provide the best practical protection for the failures covered by the 
special conditions and for improbable failures not covered by the 
special conditions, provided the cabin altitude is limited.

Type Certification Basis

    Under the provisions of 14 CFR part 21, Sec.  21.17, Embraer S.A. 
must show that the Model EMB-505 meets the applicable provisions of 14 
CFR part 23, as amended by Amendments 23-1 through 23-55, thereto.
    If the Administrator finds that the applicable airworthiness 
regulations (i.e., 14 CFR part 23) do not contain adequate or 
appropriate safety standards for the Model EMB-505 because of a novel 
or unusual design feature, special conditions are prescribed under the 
provisions of Sec.  21.16.
    In addition to the applicable airworthiness regulations and special 
conditions, the Model EMB-505 must comply with the fuel vent and 
exhaust emission requirements of 14 CFR part 34 and the noise 
certification requirements of 14 CFR part 36; and the FAA must issue a 
finding of regulatory

[[Page 62476]]

adequacy under Sec.  611 of Public Law 92-574, the ``Noise Control Act 
of 1972.''
    The FAA issues special conditions, as defined in Sec.  11.19, under 
Sec.  11.38 and they become part of the type certification basis under 
Sec.  21.17(a)(2).
    Special conditions are initially applicable to the model for which 
they are issued. Should the type certificate for that model be amended 
later to include any other model that incorporates the same novel or 
unusual design feature, the special conditions would also apply to the 
other model.

Novel or Unusual Design Features

    The Embraer S.A. Model EMB-505 will incorporate the following novel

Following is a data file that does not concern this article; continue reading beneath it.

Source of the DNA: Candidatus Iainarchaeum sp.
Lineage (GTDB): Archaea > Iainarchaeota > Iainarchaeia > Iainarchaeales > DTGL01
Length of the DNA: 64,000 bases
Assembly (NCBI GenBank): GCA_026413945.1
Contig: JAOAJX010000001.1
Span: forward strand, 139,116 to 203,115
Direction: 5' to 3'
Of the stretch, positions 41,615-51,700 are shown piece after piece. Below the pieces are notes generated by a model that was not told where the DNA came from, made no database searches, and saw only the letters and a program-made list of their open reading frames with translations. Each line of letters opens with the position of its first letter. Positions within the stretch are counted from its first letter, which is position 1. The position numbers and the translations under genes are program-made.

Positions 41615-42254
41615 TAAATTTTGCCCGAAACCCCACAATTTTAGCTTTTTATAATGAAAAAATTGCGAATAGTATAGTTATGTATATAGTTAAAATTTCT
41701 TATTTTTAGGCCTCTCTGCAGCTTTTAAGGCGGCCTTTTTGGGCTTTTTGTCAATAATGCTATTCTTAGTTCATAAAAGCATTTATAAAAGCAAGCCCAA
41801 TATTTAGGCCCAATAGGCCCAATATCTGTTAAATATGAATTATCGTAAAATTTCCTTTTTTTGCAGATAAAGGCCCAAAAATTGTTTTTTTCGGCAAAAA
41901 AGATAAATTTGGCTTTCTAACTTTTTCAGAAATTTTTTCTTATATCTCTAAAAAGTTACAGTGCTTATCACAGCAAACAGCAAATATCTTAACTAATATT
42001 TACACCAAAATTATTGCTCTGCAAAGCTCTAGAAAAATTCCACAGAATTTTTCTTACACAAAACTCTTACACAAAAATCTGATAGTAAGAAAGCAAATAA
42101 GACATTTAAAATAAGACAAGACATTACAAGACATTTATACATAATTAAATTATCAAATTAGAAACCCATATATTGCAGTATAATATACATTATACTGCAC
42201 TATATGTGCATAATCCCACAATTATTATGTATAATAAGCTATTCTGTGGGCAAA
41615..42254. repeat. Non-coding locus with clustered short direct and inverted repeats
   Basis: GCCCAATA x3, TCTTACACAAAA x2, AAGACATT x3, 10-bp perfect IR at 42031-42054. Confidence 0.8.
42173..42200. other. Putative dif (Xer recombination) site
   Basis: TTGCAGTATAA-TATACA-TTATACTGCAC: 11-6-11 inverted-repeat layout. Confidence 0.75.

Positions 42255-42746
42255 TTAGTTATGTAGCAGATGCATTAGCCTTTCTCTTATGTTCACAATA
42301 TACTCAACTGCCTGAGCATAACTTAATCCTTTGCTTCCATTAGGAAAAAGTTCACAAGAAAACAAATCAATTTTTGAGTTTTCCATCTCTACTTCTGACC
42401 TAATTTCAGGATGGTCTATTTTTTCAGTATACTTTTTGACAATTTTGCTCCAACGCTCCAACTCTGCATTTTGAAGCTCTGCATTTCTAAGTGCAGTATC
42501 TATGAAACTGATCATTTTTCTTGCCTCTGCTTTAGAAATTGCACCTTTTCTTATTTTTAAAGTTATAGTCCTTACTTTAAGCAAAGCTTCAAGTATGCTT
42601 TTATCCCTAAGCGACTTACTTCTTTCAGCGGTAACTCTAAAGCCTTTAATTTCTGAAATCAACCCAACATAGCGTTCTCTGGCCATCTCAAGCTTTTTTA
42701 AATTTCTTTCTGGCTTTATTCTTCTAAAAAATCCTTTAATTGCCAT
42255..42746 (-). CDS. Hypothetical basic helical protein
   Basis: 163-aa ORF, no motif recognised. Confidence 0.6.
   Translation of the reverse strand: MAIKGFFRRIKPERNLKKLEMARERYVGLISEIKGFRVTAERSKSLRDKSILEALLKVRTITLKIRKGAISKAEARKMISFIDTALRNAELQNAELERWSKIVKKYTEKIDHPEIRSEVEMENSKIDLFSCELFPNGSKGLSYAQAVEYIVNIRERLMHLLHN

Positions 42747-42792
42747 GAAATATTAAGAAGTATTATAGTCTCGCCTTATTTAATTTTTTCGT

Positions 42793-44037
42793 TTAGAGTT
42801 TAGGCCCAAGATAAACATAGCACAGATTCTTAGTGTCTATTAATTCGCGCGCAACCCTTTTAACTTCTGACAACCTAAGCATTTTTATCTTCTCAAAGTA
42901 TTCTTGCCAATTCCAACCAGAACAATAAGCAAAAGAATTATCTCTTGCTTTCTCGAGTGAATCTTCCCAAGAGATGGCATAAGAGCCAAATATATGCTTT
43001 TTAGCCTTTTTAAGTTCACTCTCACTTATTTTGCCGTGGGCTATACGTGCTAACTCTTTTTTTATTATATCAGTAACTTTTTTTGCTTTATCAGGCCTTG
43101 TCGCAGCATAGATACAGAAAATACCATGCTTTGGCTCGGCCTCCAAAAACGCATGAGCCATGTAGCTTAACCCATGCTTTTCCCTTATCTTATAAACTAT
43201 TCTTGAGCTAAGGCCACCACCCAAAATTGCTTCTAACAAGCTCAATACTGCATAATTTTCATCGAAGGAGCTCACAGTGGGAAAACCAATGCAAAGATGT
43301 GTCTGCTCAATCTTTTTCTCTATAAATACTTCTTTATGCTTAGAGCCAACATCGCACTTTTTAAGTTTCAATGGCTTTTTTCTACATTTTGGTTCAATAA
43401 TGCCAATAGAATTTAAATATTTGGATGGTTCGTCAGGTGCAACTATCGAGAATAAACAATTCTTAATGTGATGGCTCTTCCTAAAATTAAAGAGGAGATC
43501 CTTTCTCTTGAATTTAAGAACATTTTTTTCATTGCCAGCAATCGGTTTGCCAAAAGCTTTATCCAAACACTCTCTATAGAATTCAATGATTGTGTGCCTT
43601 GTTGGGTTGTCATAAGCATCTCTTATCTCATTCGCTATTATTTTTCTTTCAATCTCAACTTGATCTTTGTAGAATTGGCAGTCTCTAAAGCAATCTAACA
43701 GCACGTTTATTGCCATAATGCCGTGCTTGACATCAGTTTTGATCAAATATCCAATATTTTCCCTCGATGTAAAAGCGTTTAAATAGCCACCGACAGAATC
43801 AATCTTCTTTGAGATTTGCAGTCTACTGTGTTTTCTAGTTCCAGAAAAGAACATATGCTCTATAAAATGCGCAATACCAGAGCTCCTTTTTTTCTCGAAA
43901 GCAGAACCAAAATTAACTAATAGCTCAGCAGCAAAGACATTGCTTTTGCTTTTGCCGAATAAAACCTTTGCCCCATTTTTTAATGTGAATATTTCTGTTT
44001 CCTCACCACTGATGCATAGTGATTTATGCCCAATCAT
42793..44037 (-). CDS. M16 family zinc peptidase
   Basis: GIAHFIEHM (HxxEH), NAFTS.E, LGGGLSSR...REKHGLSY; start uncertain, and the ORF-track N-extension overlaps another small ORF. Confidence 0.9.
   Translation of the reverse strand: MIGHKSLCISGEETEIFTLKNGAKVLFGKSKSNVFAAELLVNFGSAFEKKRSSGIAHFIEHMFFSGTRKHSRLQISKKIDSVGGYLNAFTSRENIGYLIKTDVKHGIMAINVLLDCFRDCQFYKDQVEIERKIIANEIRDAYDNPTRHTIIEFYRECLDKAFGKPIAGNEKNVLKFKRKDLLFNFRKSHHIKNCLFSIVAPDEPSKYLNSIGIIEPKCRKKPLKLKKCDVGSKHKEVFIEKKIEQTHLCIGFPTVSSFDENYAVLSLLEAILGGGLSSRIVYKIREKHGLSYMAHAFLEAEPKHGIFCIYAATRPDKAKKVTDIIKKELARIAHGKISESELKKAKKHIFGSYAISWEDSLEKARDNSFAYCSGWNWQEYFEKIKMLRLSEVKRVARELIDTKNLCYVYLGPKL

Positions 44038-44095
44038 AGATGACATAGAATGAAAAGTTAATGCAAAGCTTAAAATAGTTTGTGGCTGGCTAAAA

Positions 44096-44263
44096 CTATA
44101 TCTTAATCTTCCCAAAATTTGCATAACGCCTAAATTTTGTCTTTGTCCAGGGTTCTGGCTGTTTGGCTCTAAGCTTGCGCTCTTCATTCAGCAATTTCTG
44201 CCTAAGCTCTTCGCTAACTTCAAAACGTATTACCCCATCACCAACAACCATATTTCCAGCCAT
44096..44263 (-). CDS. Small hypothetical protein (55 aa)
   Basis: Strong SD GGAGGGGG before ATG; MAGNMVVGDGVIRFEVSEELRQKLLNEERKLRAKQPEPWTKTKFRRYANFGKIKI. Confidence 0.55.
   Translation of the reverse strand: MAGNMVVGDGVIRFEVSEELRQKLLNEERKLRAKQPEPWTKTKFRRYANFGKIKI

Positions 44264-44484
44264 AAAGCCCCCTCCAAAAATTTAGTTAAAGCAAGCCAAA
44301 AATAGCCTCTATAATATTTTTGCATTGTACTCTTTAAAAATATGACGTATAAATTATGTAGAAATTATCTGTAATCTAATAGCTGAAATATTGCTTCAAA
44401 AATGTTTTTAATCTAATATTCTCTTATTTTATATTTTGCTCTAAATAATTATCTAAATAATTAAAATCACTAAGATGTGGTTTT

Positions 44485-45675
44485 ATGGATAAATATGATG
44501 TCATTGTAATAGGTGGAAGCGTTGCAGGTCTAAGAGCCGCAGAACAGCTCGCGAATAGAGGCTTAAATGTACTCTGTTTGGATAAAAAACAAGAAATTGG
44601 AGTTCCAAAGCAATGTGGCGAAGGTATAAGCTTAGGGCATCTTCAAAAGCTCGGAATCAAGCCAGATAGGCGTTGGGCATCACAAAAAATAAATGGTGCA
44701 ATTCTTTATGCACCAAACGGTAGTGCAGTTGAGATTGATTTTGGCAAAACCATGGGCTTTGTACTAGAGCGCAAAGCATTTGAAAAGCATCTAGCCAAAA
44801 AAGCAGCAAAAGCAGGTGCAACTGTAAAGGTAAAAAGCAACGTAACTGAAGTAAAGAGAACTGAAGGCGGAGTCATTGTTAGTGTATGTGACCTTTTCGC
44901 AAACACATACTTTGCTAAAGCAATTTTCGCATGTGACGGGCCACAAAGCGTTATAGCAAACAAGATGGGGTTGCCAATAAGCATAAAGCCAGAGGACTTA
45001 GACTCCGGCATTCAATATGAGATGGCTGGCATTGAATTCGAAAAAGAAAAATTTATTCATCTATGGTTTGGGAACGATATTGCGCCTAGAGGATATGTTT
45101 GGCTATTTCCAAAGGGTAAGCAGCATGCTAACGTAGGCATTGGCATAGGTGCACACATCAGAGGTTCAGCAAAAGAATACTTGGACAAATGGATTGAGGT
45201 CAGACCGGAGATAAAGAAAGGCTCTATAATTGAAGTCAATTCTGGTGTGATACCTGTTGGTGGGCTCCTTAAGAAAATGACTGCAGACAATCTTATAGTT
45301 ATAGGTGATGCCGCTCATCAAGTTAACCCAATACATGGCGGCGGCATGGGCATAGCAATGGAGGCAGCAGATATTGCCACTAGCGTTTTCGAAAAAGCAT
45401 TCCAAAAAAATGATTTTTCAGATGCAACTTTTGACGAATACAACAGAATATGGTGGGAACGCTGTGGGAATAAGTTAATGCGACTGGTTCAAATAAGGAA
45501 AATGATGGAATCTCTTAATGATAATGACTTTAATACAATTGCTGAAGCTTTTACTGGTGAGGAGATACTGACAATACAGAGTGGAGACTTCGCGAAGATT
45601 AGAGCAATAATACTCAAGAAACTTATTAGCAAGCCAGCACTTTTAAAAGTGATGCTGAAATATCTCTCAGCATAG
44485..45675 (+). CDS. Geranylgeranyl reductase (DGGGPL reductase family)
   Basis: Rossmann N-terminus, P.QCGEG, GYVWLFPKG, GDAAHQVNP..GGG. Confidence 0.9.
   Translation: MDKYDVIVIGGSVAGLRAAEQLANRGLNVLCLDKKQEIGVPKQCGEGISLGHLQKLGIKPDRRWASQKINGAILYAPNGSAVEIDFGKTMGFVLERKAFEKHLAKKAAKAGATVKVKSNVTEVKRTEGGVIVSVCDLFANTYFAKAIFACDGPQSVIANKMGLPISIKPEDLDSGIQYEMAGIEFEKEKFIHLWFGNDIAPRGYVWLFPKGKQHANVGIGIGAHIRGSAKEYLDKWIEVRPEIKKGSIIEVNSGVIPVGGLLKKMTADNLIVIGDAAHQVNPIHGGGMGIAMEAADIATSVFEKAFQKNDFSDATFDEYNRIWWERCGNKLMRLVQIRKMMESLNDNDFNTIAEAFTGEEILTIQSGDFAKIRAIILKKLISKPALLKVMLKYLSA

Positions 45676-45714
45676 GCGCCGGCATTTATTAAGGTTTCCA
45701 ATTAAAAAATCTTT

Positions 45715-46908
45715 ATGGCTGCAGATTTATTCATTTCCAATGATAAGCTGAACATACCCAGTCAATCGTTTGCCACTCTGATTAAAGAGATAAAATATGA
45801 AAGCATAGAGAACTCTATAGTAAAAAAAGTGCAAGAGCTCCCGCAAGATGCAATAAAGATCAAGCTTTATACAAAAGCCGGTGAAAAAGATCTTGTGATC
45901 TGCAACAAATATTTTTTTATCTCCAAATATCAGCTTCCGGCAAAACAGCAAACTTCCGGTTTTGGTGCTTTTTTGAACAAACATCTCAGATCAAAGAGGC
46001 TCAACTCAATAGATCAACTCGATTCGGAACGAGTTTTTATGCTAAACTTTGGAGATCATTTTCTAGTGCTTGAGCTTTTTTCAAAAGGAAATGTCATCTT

or unusual design features:
    Operations at altitudes not envisioned by 14 CFR part 23.

Applicability

    As discussed above, these special conditions are applicable to the 
Model EMB-505. Should Embraer S.A. apply at a later date for a change 
to the type certificate to include another model incorporating the same 
novel or unusual design feature, the special conditions would apply to 
that model as well.

Conclusion

    This action affects only certain novel or unusual design features 
on one model, Model EMB-505, of airplane. It is not a rule of general 
applicability and affects only the applicant who applied to the FAA for 
approval of these features on the airplane.
    Under standard practice, the effective date of final special 
conditions would be 30 days after the date of publication in the 
Federal Register; however, as the certification date for the Embraer 
S.A. Model EMB-505 is imminent, the FAA finds that good cause exists to 
make these special conditions effective upon issuance.

List of Subjects in 14 CFR Part 23

    Aircraft, Aviation safety, Signs and symbols.

Citation

0
The authority citation for these special conditions is as follows:

    Authority: 49 U.S.C. 106(g), 40113 and 44701; 14 CFR 21.16 and 
21.17; and 14 CFR 11.38 and 11.19.

The Special Conditions

    Accordingly, pursuant to the authority delegated to me by the 
Administrator, the following special conditions are issued as part of 
the type certification basis for the Embraer S.A. Model EMB-505 
airplanes.

1. Pressure Vessel Integrity

    a. The maximum extent of failure and pressure vessel opening that 
can be demonstrated to comply with paragraph 4 (Pressurization) of this 
special condition must be determined. It must be demonstrated by crack 
propagation and damage tolerance analysis supported by testing that a 
larger opening or a more severe failure than demonstrated will not 
occur in normal operations.
    b. Inspection schedules and procedures must be established to 
ensure that cracks and normal fuselage leak rates will not deteriorate